- Indoors: Flying a drone indoors is very challenging due to more obstacles in general and magnetic interference. The latter problem requires turning off a drone’s collision avoidance and visual positioning sensors. Solving this technology problem is critical to unlock the tremendous value that drones can bring in indoor environments such as warehouses, construction sites, manufacturing floor and power plants.
- Flying beyond visual line of sight: Current FAA regulations require one human per drone coverage during flight and do not allow flying drones beyond the pilot’s line of sight. Waivers in the future would help grow the adoption of drones exponentially, as few human operators in the field can manage a swarm of drones to fly over miles of pipelines and transmission lines as well as acres of farm land and forest.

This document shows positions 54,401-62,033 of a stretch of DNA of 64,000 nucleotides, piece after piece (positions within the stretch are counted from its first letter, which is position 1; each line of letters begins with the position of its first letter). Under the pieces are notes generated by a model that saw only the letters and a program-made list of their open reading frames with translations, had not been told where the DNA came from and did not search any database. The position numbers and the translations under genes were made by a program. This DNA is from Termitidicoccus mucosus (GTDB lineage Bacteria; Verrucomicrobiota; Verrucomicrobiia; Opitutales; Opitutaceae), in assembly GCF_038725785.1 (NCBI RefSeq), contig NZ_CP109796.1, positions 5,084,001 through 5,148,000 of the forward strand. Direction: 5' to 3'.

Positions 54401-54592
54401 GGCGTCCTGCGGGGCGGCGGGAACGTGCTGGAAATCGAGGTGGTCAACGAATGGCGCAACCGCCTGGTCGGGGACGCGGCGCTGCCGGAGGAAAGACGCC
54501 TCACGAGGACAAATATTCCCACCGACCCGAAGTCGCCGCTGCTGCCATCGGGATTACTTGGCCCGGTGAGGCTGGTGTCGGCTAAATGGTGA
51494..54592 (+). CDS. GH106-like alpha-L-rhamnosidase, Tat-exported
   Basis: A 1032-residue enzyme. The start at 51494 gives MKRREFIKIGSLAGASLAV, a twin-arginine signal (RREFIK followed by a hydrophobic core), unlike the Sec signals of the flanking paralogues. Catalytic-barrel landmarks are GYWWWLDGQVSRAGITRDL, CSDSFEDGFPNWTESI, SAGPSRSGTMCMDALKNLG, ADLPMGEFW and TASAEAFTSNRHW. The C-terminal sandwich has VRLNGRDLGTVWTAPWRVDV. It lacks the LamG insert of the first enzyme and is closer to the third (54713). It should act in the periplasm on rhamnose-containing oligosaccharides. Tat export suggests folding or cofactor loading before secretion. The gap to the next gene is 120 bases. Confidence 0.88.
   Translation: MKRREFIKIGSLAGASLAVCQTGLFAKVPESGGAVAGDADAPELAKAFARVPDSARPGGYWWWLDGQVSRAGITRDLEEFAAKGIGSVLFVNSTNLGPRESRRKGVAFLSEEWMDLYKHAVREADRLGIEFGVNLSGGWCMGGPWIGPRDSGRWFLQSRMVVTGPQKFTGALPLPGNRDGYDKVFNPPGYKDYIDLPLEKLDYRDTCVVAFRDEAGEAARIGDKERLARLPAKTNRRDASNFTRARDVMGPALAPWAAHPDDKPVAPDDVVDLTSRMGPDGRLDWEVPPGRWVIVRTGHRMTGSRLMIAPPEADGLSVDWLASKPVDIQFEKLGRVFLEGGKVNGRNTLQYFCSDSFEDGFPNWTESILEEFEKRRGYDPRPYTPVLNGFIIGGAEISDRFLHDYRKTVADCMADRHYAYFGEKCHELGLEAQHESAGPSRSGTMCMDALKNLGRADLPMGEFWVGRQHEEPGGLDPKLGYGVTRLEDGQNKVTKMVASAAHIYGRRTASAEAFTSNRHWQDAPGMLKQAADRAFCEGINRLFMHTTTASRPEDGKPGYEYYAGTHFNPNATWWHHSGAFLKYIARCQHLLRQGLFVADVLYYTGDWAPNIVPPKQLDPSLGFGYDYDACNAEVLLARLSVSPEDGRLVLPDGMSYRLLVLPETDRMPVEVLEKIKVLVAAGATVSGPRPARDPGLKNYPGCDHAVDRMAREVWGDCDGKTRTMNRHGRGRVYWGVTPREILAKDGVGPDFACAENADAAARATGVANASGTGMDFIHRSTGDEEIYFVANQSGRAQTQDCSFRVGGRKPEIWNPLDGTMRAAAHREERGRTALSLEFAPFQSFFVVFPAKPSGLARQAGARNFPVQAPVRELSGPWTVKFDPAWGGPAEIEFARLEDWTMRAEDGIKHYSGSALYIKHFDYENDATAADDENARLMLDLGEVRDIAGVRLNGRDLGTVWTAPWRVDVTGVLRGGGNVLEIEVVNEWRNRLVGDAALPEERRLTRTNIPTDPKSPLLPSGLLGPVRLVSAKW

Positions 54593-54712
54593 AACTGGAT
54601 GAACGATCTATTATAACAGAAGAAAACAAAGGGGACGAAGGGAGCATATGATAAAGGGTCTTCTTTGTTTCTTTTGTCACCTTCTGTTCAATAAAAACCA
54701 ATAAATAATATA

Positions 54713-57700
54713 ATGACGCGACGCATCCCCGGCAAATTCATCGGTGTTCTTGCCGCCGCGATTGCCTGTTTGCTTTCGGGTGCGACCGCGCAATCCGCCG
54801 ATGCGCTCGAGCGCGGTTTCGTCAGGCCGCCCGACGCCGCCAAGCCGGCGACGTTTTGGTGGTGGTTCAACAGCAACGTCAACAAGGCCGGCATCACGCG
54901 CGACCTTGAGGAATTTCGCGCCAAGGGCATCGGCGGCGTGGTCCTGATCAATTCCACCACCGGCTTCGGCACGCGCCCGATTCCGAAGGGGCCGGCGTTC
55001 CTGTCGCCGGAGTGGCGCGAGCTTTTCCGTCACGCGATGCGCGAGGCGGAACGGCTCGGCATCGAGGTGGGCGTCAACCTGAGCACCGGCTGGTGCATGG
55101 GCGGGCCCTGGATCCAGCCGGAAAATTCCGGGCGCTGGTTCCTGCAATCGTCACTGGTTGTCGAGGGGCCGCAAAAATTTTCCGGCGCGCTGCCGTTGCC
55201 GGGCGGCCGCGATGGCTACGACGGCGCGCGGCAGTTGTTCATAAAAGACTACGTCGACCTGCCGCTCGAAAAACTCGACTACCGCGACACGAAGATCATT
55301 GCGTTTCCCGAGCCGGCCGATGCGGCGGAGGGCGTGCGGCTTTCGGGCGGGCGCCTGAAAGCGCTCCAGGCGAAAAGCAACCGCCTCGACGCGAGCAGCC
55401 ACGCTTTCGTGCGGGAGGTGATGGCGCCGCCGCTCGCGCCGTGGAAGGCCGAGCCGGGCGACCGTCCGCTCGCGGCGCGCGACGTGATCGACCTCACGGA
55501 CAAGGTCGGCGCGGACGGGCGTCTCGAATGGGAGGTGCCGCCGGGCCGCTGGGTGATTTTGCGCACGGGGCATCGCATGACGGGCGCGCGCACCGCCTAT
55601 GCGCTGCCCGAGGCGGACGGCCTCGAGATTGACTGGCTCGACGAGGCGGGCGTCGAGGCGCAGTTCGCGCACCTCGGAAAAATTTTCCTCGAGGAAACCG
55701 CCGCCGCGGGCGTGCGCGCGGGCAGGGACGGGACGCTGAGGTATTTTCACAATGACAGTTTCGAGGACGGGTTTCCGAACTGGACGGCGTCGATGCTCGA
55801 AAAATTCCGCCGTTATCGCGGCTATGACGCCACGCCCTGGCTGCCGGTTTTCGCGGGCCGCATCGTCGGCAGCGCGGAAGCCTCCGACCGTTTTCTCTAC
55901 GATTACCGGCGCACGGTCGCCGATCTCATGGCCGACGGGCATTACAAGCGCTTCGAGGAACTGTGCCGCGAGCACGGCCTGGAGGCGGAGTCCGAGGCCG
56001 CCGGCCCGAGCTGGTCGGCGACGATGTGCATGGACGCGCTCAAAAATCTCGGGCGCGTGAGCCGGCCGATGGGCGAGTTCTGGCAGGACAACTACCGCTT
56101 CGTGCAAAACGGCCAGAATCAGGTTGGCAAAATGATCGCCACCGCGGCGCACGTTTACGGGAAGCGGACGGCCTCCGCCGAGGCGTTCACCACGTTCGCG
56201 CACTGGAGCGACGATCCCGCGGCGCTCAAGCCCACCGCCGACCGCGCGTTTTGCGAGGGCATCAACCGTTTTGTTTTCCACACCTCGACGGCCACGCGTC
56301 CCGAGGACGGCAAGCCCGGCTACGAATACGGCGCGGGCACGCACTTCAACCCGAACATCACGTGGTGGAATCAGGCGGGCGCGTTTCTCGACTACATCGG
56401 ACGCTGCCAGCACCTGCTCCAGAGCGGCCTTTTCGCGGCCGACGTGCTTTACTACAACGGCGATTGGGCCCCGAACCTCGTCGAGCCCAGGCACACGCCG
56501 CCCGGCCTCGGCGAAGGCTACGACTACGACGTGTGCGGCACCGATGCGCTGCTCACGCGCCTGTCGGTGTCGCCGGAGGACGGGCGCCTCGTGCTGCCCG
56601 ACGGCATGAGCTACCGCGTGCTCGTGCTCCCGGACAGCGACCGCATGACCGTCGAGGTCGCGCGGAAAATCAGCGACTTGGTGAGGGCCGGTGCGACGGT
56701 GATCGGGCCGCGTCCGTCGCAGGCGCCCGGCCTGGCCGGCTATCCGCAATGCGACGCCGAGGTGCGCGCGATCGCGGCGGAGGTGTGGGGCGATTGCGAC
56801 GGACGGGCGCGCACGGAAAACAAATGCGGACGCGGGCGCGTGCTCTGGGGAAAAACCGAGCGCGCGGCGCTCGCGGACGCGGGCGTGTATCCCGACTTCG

We are very excited about our investment in Kespry and look forward to working with the Kespry team to usher in an era of ubiquitous aerial intelligence for driving efficiencies in the industrial sector.
Contact: We would like to hear your perspective on the drone industry. To share your thoughts and for more information about our investment in Kespry, please email email@example.com.
About the author: Amit Chaturvedy joined Cisco in 2014 and leads the global investment practice for Internet of Things (IoT). Prior to Cisco, Amit was at Summit Partners where he sourced and led investments in communications technology, financial services and consumer sectors in US, Europe and India. Previously, he was at Cummins Inc. where he designed software for diesel engines and led customer liaison activities for Daimler Chrysler Corporation. Amit also worked in the investment banking group at Citigroup, NY.